“Another singular aspect of the country was the unstable identity of its inhabitants. Many twentieth-century societies witnessed a process of identity transformation— the rejection of traditional identities based on religious or tribal loyalty and their replacement by modern national identities. But in mandate Palestine, the process of identity transformation was especially evident. Here Muslim and Christian politicians were engaged in constructing a new Arab identity following the disintegration of the Ottoman Empire after World War I. Zionist Jews were busy creating a novel “Hebrew” self, purged of the marks of the Jewish exile. Even British rulers were occupied with reexamining the foundations of their imperialism in response to the challenges posed by the interwar era.”
I believe we still struggle with the problem down here even today. I can point to a couple of examples on the struggle between identities, for example Israeli vs. Jewish, Palestinian vs. Israeli, Arab vs. Palestinian, all being dealt with in extensive discussions. For example, according to the law on Right of Return every Jew, descendant of a Jew, or spouse of a Jew, has the right of return to Israel, becoming a “Oleh Hadash.” There are some exceptions and details influencing the final decision on whether one is allowed in or not, but all in all the law is rather clear. Or actually it isn’t. The problem is who is a “Jew,” a question which has been discussed for millennia (just see the Biblical account on the ‘Yehudim’ vs. the Samarians in the Book of Ezra and Nehamyah), and today is the cause of great fights between various Jewish groups, particular between the Reform movement in the States and Orthodox Rabbinate in Israel. Here a secular law is suddenly being caught up in the discussion of a religious law and how it should be deciding in favor to or against a defined group of participants. The problem is not so much on those descendants from Jews, being for sure Jews, but rather those who convert within the Reform movement and as such will not be recognized as Jews by the Orthodox Rabbinate.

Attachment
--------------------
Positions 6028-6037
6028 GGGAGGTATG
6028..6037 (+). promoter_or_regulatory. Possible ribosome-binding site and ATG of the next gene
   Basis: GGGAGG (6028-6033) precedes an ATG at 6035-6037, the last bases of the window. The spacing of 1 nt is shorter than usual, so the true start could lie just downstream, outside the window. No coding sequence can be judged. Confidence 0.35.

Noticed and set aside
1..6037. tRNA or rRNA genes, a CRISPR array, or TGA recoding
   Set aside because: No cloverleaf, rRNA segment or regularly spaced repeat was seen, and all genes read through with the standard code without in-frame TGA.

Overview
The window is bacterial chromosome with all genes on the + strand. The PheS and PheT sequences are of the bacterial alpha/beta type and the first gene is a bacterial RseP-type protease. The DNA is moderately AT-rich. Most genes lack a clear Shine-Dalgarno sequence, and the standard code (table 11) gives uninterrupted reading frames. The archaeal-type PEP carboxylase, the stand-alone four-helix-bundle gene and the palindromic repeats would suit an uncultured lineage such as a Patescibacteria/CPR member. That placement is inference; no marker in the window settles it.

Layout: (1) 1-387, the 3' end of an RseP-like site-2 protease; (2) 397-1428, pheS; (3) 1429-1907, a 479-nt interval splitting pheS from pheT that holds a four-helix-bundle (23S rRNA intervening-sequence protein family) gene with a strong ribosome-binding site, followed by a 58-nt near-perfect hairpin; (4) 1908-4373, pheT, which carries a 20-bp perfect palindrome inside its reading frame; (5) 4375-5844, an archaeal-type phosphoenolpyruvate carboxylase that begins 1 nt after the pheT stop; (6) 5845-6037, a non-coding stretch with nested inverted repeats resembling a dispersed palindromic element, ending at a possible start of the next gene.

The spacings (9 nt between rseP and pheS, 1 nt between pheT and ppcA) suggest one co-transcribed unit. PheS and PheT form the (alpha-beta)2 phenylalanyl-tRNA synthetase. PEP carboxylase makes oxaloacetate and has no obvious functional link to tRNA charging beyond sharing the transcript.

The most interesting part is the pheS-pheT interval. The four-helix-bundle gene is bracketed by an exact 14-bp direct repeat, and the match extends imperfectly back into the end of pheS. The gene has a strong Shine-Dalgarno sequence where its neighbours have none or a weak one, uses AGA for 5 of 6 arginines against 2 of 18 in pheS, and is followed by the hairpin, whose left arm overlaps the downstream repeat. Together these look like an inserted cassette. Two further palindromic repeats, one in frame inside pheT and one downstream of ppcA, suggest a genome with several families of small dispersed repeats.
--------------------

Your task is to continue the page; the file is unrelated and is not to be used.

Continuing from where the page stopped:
Another example, to stay here in Israel, is the one of being Palestinian and/or Israeli. How are Palestinians defining themselves here in Israel? The vast majority of them do define themselves as Palestinian, though some refuse to define themselves this way, but rather prefer to describe themselves as Israeli Arabs. Some define themselves as Israeli Palestinians, but still, most define themselves as Palestinians with Israeli citizenship, or so it is my experience. But it doesn’t stop there, this is only a question of nationality and belonging to either or both nationalities (Palestinian and Israeli), another question appears when we deal with religion, having most Palestinians in Israel being Muslim, but a large majority being Christian, and the religious definition is important, and can be of crucial matter, also in comparison on whether one first define him or herself as Muslim or Palestinian. This is a matter which can cause conflict between the Islamic movements and the nationalist movements. Take an example as Hizb ut-Tahrir, which calls for a Caliphate, not a Palestinian state (since that would be a national state based on Western ideas and as such against Islam), and how their expectations would clash with the nationalist expectations of the more secular Palestinian movements (or maybe even other Islamist movements not sharing the same expectations).
In the meeting between religion and the secular society, especially in the question of law, insights and understandings of how identity is defined, as well as the flexibility and demands of the religion is extremely important. Does the religion demand total loyalty, denying any acceptance of other authorities besides its own authority? How does it allow to rule on behalf of it? How are we dealing with conflicting identities and definitions of identities? Those questions are among the questions I hope to deal with, because in a country like Israel these questions are important to answer, in order to understand the relations and mutual attitudes between Jews and Muslims of today. And that is why I’m focusing on law in the two religions. Among some other reason as well.